The existential story of a ghost watching the world he knew pass by around him, trapped in a timeless imprisonment inside the house he shared with his wife is a bold and fascinating premise for a film. David Lowery writes and directs this haunting paranormal bildungsroman and A Ghost Story is a beautifully crafted piece of filmmaking. It is poignant and emotive, growing slowly into its story and by extension slowly takes a hold inside your mind. The beauty of the film is that it deals with our human fears of life and death, it speaks to that part of our minds that understands these topics even if we successfully compartmentalize them in our daily existence. Continue reading
“Apes together, strong.” Led by Caesar, the trilogy of prequels in the Planet of the Apes series reaches its epic finale, with the remaining humans increasingly becoming the aggressors as they take the fight to the Apes. If ever there’s an example of a trilogy going from strength to strength, this is it. Since Rise of the Planet of the Apes back in 2011, this trilogy has grown in scope and has got ever better, culminating in this stunning finale. Every trilogy needs a strong finale, and this trilogy has its perfect ending. It’s a beautifully crafted film, expertly bringing in new characters, developing aspects of humour to break the growing tension, adding a wider folklore to the story, and framing it all with a walkthrough tour of war film and epic cinema iconography. This is a Vietnam war film set to the backdrop of science fiction apocalypse with nods of Biblical epics thrown in for good measure, and as curious a mix as that sounds, it truly comes together beautifully to create a film of rare scope and brilliance. Continue reading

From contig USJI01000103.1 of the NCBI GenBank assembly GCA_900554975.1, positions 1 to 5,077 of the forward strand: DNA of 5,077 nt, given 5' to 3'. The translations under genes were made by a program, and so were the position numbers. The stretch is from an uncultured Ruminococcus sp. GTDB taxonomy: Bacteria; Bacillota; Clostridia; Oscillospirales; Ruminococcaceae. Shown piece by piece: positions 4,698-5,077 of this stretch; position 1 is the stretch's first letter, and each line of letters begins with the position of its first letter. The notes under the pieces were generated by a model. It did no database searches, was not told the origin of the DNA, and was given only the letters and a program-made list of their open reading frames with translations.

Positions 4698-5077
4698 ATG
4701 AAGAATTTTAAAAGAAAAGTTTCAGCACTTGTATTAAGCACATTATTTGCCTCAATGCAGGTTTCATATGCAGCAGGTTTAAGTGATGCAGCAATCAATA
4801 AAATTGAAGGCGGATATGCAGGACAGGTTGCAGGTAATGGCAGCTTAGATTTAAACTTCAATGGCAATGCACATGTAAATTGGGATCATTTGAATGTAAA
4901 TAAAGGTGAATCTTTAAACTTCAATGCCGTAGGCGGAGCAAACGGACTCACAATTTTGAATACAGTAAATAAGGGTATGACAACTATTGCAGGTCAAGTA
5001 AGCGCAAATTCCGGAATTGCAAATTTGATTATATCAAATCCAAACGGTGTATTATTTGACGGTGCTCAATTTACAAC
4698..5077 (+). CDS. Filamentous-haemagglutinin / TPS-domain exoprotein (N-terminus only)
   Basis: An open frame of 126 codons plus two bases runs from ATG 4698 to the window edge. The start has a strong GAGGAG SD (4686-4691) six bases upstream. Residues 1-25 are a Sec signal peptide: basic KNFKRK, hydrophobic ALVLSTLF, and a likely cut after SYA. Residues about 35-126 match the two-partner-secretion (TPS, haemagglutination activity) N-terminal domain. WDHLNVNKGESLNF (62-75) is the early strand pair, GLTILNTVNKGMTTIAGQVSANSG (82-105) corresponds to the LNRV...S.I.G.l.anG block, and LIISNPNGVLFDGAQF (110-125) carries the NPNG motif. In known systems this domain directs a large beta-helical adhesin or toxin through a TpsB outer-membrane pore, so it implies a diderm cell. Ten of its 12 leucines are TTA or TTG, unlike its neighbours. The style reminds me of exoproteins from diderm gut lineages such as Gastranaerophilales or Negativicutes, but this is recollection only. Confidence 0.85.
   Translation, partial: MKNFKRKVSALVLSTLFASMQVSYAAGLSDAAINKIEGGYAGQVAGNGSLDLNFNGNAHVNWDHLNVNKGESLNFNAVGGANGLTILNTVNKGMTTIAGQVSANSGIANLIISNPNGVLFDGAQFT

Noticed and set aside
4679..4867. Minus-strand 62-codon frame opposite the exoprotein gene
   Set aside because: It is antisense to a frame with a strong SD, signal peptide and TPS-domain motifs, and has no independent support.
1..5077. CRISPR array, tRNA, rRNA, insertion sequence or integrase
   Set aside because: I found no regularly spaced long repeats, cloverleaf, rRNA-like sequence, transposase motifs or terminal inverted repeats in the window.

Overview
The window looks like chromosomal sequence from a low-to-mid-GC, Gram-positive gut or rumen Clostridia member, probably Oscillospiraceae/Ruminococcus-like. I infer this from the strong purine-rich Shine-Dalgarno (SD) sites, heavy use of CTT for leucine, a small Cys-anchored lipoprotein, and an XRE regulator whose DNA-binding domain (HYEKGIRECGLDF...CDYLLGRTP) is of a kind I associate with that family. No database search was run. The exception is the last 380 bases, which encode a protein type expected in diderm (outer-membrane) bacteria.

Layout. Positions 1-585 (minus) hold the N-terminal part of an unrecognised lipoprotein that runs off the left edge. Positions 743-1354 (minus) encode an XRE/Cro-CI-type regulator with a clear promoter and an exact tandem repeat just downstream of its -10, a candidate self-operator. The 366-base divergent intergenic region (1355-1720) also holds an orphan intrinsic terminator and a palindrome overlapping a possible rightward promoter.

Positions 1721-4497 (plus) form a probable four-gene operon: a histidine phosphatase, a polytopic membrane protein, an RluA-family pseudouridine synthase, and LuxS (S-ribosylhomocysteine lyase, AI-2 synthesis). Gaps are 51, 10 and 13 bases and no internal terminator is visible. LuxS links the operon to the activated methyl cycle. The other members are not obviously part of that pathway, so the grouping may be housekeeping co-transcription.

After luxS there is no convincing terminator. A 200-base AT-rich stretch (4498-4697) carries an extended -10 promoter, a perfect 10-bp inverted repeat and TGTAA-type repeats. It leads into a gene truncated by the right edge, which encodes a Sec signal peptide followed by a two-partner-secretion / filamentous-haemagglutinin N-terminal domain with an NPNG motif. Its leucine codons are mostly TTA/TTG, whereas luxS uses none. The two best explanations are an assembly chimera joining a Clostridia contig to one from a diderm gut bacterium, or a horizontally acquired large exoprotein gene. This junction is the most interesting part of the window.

Let’s be honest, when the news broke that there was going to be an animated movie based on the lives of emojis it was met with at best dubious reactions. The multiple little pictures that litter our digital conversations don’t immediately sound like an engrossing subject matter for any film. But could the filmmakers do the unthinkable and execute an entertaining film about pictograms? Well, that would be an emphatic no. Mainly because they barely tried. What they’ve made instead is an empty, vacuous corporate advert for apps, supposedly designed to speak to a young generation who they think so little of that they believe them incapable of relating to anything other than their phone screen.
“War is hell,” and in the hands of Christopher Nolan, rarely has that hell ever been shown with such humanity and authentic struggle. Taking on the infamous Dunkirk beach evacuation of 1940. The retreating British and French soldiers – surrounded by enemy Germans – found themselves trapped and cornered in the city of Dunkirk with their backs against the expanse of the Channel, so close to home, and yet so far away. It is that sense of fear, fatigue and defeat amongst the soldiers caught up in the horrific setting that Christopher Nolan focuses on in his presentation of this military disaster.
In now expected Nolan style the film takes on the story in innovative fashion, structuring it across three different overlapping timelines all eventually converging to the same point. The first part is titled ‘The Mole’ (taking place over one week), focusing on the narrow docking point that the navy’s evacuation ships were forced to use to pick up the stranded soldiers. The second timeline is ‘The Sea’ (taking place over one day), focusing in on the privately owned boats – commandeered by the Navy – which answered the call to make the perilous crossing of the channel, and into the battle to help transport the soldiers. Finally, there’s ‘The Air’ (taking place over one hour), taking us into the cockpits of the small band of RAF pilots tasked with fending off the swarming Luftwaffe who were circling the stranded allied forces, trying to pick them off and deliver a final hammer blow to their foes.